Anesthesia in Laparoscopic Surgery - Dr. R.K. Mishra

Anesthesia in Laparoscopic Surgery

The anesthetic problems during minimal access surgery are related to the cardiopulmonary effects of pneumoperitoneum, carbon dioxide absorption, extraperitoneal gas insufflation, venous embolism, and inadvertent injuries to intraabdominal organs. Optimal anesthetic care of patients undergoing laparoscopic surgery is very much important. Good anesthetic techniques facilitate risk-free surgery and allow early detection and reduction of complications.

In young patients, fit for diagnostic laparoscopy, general anesthesia is the preferred method and does not impose any increased risk. Adequate anesthesia and analgesia are essential and endotracheal intubation and controlled ventilation should be considered. The pneumoperitoneum can be created safely under local anesthesia provided that the patient is adequately sedated throughout the procedure. For successful laparoscopy, under local anesthesia, intravenous medication for sedation should be given.

Regional Anesthesia

Spinal anesthesia is reported enthusiastically for diagnostic laparoscopy without significant complications. Regional anesthesia may be useful for pelvic procedures but if high block is used it interferes with the respiratory status of the patient. Bilateral lower intercostal nerve block has also been used, but it is time-consuming and it can cause pneumothorax.

General Anesthesia

Many centers use general anesthesia as a routine in all laparoscopic cases. General anesthesia is advisable in pediatric patients also. Endotracheal anesthesia with muscle relaxants and controlled ventilation is generally preferred especially in elderly or high-risk cases.

Anesthesia for laparoscopy can be achieved with a variety of agents and techniques. General anesthesia using a balanced anesthesia technique including intravenous induction agents like Thiopentone, propofol, etomidate, and inhalational agents like nitrous oxide, isoflurane can be used. An ideal general anesthesia machine should have:

•    Spontaneous Breathing with Computerized Ventilation
•    Manual Ventilation
•    Volume Controlled Ventilation
•    Pressure Controlled Ventilation
•    Computerized Pressure Support

 Ideal Anaesthesia Machine
  Ideal Anesthesia Machine

A variety of muscle relaxants including succinylcholine, mivacurium, atracurium, vecuronium is available for rapid recovery and cardiovascular stability. Total intravenous anesthesia using agents like propofol, midazolam, and ketamine, alfentanil, and vecuronium has been reported for outpatient laparoscopy.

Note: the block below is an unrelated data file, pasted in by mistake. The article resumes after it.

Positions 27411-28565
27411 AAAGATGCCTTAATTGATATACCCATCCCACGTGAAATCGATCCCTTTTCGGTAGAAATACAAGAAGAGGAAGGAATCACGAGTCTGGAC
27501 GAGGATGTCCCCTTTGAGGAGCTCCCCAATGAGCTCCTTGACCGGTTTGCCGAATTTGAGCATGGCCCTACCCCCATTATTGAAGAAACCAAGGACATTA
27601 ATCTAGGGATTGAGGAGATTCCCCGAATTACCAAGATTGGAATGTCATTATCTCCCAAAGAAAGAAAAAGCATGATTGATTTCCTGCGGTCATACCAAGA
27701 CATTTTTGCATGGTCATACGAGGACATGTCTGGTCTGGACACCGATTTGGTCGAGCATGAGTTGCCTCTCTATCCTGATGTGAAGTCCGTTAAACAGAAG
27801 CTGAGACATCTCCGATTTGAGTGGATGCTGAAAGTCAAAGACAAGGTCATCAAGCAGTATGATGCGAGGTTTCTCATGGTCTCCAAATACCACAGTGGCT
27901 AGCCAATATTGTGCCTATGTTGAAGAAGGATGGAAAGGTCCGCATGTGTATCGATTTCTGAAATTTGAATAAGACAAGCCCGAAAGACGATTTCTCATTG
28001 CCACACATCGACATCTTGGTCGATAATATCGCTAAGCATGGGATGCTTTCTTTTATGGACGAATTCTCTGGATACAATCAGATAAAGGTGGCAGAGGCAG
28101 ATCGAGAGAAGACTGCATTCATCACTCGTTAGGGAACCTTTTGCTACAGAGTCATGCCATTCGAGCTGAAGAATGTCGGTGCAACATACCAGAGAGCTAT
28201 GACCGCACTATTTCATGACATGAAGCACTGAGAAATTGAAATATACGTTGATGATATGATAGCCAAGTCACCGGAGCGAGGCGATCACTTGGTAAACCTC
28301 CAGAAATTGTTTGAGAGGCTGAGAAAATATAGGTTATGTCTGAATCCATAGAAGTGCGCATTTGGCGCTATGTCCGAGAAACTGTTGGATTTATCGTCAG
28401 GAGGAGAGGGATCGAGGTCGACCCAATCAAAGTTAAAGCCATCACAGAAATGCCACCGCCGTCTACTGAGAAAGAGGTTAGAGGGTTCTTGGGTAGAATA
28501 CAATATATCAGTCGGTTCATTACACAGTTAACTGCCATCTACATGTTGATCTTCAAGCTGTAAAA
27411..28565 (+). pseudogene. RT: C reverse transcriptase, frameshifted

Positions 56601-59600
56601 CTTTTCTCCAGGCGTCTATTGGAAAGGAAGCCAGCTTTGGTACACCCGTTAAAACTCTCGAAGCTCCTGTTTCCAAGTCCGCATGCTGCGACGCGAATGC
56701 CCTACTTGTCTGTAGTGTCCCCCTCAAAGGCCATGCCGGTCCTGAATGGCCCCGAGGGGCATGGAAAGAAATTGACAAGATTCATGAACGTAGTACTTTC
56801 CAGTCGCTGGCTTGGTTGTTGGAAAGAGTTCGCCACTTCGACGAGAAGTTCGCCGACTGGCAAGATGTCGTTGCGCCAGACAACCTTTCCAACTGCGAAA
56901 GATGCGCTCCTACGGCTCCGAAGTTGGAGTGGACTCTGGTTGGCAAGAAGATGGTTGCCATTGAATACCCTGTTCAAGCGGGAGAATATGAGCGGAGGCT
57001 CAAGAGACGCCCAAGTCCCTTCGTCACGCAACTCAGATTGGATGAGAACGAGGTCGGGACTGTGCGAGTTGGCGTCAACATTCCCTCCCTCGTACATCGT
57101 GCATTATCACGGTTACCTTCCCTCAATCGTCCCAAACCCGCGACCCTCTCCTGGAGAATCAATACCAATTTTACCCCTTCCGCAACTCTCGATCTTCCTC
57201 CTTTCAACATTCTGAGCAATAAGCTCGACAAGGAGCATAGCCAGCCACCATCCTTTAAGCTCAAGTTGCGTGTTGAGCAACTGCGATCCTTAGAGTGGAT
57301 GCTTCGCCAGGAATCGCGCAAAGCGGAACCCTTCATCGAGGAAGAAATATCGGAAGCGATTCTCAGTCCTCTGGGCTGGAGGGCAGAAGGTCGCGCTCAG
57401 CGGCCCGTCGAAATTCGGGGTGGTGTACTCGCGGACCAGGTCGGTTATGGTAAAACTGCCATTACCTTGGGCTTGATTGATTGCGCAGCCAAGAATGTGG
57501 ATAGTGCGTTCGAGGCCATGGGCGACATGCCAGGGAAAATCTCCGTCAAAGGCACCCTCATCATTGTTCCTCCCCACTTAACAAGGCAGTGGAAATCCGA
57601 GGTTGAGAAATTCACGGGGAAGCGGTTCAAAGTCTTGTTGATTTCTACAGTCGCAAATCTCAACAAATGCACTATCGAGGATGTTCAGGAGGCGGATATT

Few anesthetist advocates open anesthesia, which avoids the post-intubation sore throat and laryngeal sequelae, but this is associated with a risk of inhalation of gastric content and gastric distension. The chances of the latter are not by the passage of a nasogastric tube. Halothane should be avoided or used sparingly in patients with several previous operations and in the presence of liver disease.

Local Anesthesia

Many surgeons have done a sufficient number of laparoscopic procedures under local anesthesia with intravenous sedation and results are encouraging with minimal morbidity and negligible mortality. Laparoscopy under local anesthesia should be performed with an anesthetist being present to monitor the patient’s cardiac and respiratory functions. Intravenous sedation should be administered with IV. diazepam and pethidine. A preferred local anesthetic agent is 1 percent lignocaine without adrenaline or lidocaine without epinephrine. The anesthetic agent should be administered at the sites of insertion of the needle, and all trocars. If local anesthesia is used, the anesthetist should perform valuable service by providing “vocal local technique”.

The anesthetist should talk constantly to the patient that everything is going well. One of the most difficult situations of local anesthesia is that the patient, rather than the surgeon, becomes the center of attraction for all noises and comments made in the room during surgery. It is important to understand that under local anesthesia adequate sedation and analgesia are administered to keep the patient somnolent but responsive. Continuous monitoring of all the vitals is essential throughout the procedure. Secondly, it is essential that a pneumoperitoneum of approximately 1.5 to 3 liters be present under pressure.

Anesthetist’s Role in Laparoscopy

The role of the anesthetist in laparoscopic surgery is vital. The laparoscopic surgery should never be performed if anesthetist has no experience in minimal access surgical anesthesia. It is up to the anesthetist to identify whether he is capable of performing realistically without compromising the safety of the patients. It is only on these clearly established bases that safe laparoscopy can be contemplated.